Thursday, September 29, 2011

Our Affirmative Action President

If I wrote a piece arguing that Barack Obama is our first Affirmative Action President, would I be put down as a racist? Or a realist?

Most people under fifty who went to academically competitive universities in the United States saw what has come to be known as Affirmative Action babies: Minority students, mostly black, who simply could not cut the work at the competitive college level.

Forget bringing up some Herrnstein & Murray Bell Curve arguments about “racial differences in intelligence” or some such: A lot of the minority students simply did not have the cultural and educational background to cut it.

In my own case in the early ’90’s, I remember quite clearly talking to an African American student who had no idea who Napoleon III was. The first Napoleon—Napoleon Bonaparte? Sure, he’d seen the movie. But Napoleon III? President of the Second Republic, ruler of the Second Empire, the Revolution of 1848? Not a clue. In fact at first, I think he thought I was pulling his leg about there being a “Napoleon the Third”.

This young man was smart—smart enough to realize that he had been accepted to Dartmouth because he happened to be black. He struggled academically all the while—because he was simply unprepared for the exigencies of a place like Hanover. His high-school had not equipped him with the tools needed to succeed—

—which was of course the tragedy of Affirmative Action:

Saturday, September 24, 2011

Forget Gold—What Matters Is Copper

People are freaking out that gold has fallen to $1,650, from its lofty highs above $1,800—they are freaking out something awful. “Gold has fallen 10%! The world is coming to an end!!!” I myself took a shellacking in gold—

—but copper is what has me worried.

Copper fell from $4.20 to $3.25—close to 25%—in about three weeks. Most of that tumble has happened in the last ten days, and what’s worrisome is that, as I write these words over the weekend, there is every indication that copper will continue its free fall come Monday.

From the numbers that I’m seeing—and from the historical fact that copper tends to fall roughly 40% from peak to trough during an American recession—there is every indication that copper could reach $2.67 in short order. And even bottom out below that—say at $2.20—before stabilizing around the $2.67 level.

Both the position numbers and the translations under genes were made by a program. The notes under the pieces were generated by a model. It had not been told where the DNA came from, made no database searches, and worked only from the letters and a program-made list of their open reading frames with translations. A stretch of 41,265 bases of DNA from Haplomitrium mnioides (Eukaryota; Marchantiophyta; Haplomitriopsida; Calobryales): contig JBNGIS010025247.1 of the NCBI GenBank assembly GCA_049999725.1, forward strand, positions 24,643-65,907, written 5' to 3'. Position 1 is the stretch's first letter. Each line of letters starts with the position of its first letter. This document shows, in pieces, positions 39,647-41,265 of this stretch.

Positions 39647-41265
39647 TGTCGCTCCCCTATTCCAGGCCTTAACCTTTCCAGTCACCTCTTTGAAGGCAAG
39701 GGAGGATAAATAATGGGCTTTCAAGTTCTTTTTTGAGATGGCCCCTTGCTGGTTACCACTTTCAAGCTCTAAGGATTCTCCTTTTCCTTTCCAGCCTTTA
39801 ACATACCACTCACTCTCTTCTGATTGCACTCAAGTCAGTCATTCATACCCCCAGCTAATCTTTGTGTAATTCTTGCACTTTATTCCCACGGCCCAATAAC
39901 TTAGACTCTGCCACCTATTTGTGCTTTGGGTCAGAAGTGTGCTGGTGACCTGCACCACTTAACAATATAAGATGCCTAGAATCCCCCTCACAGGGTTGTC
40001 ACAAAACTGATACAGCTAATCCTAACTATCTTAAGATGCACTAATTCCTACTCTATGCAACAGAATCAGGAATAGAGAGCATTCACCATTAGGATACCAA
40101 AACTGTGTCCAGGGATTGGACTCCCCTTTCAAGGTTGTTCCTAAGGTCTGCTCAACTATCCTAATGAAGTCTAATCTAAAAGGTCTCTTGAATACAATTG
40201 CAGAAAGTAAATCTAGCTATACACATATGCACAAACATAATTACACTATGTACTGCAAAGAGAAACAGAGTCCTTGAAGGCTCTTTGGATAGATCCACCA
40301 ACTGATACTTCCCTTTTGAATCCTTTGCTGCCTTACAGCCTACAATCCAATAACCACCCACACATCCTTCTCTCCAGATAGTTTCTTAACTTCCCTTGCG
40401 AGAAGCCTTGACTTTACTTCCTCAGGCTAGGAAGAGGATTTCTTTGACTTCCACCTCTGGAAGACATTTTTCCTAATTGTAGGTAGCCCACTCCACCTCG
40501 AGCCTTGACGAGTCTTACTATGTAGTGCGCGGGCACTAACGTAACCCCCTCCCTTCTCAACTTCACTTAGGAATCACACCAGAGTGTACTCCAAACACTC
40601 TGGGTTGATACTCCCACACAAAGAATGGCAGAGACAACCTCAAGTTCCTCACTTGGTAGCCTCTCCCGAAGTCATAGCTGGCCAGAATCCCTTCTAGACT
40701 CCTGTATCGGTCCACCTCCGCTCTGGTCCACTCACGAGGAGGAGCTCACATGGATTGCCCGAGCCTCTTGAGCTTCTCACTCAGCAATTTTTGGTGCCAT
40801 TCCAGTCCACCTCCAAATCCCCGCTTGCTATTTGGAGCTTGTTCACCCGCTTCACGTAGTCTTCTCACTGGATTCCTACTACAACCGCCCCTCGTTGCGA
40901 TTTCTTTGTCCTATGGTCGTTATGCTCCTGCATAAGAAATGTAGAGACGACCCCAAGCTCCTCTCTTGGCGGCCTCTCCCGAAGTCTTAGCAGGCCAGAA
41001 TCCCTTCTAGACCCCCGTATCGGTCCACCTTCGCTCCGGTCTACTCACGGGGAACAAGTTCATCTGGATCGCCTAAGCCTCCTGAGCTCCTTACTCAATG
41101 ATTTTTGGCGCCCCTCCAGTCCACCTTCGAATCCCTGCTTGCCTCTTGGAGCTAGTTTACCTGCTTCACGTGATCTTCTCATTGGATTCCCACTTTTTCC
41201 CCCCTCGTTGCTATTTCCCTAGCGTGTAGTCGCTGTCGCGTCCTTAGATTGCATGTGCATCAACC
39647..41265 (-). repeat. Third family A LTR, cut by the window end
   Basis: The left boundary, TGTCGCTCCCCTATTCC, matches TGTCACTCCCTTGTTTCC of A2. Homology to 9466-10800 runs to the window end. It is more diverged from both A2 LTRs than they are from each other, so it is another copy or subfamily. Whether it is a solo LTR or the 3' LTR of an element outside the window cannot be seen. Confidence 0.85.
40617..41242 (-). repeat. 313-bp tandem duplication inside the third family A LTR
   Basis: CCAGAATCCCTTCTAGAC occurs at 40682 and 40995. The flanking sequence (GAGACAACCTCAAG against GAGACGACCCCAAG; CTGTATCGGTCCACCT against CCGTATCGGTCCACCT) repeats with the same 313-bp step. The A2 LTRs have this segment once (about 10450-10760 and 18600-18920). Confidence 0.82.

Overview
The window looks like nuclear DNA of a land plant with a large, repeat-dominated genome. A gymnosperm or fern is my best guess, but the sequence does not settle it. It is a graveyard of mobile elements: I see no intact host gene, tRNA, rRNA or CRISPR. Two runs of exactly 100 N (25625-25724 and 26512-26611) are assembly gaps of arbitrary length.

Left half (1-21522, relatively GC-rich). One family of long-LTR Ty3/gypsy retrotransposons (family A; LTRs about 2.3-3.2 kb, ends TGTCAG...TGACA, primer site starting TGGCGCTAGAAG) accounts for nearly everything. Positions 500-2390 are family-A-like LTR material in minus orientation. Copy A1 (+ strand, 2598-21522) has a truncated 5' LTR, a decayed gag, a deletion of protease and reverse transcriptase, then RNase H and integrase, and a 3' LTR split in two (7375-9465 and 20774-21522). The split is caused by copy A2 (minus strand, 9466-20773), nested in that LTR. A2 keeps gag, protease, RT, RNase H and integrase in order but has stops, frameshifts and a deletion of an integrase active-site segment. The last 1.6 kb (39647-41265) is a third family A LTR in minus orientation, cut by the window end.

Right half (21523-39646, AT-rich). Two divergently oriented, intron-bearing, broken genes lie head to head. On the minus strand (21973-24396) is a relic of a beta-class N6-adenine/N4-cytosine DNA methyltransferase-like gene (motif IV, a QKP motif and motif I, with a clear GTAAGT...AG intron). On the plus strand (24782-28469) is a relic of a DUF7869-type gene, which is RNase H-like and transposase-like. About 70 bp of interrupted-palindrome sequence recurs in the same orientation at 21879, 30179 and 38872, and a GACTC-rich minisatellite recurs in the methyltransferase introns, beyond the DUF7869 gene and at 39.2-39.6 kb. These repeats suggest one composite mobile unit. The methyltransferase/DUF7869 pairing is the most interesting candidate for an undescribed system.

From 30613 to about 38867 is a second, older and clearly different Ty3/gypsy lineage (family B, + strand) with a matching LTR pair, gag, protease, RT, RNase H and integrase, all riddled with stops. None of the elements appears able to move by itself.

But we’ll see. The price of copper is not the point of this discussion. The point of this discussion is what the price of copper means.

What it means for monetary policy.

We all know the old saying: “Copper is the only commodity with a Ph.D. in economics”, or words to the effect.

Sunday, September 18, 2011

What I Learned At Dartmouth

Update below. 

The more you understand, the less you forgive.
—Terrorism Expert

In the Fall of 1991, shortly after the Clarence Thomas nomination and the Anita Hill hearings, the Class of ‘95 matriculated at Dartmouth College.

Dartmouth Hall, by Stephanie Gagnon.
One of the freshmen—or “first years”, as they were beginning to be known—was accused by another first year of sexual assault and harassment. In the hot-house political environment at the time—product of the Thomas/Hill hearings, which revolved around workplace sexual harassment—these were serious allegations.

The young woman making the claim against the freshman said that he had visited her in her dorm-room around lunchtime one day during Orientation Week, and had “forcibly tried to kiss” her. She had rebuffed him, told him he was being “selfish”, after which he had left, without further incident.

This was the sexual assault allegation.

The young woman also claimed that the freshman had then started to harass her via electronic mail, in the days and weeks after. She claimed he had sent her “obscene messages”, which she had purged from her e-mail account, as she hadn’t wanted any of that “filth” on her computer.

This was the sexual harassment allegation.

The young woman said she wanted to “protect” the Dartmouth campus—and the other women at Dartmouth College—from the danger that the freshman represented. This was why she was reporting this incident three weeks after it allegedly took place.

The accused freshman, being unsophisticated, went through the disciplinary channels of Dartmouth College without contacting attorneys or even his parents. He was confident that the allegations would be shown to be lies—because he knew they were lies.

More to the point, he could prove that they were lies.

Sunday, September 11, 2011

They Didn’t Win—We Lost



America will never be destroyed from the outside. If we falter, and lose our freedoms, it will be because we destroyed ourselves. 
—Abraham Lincoln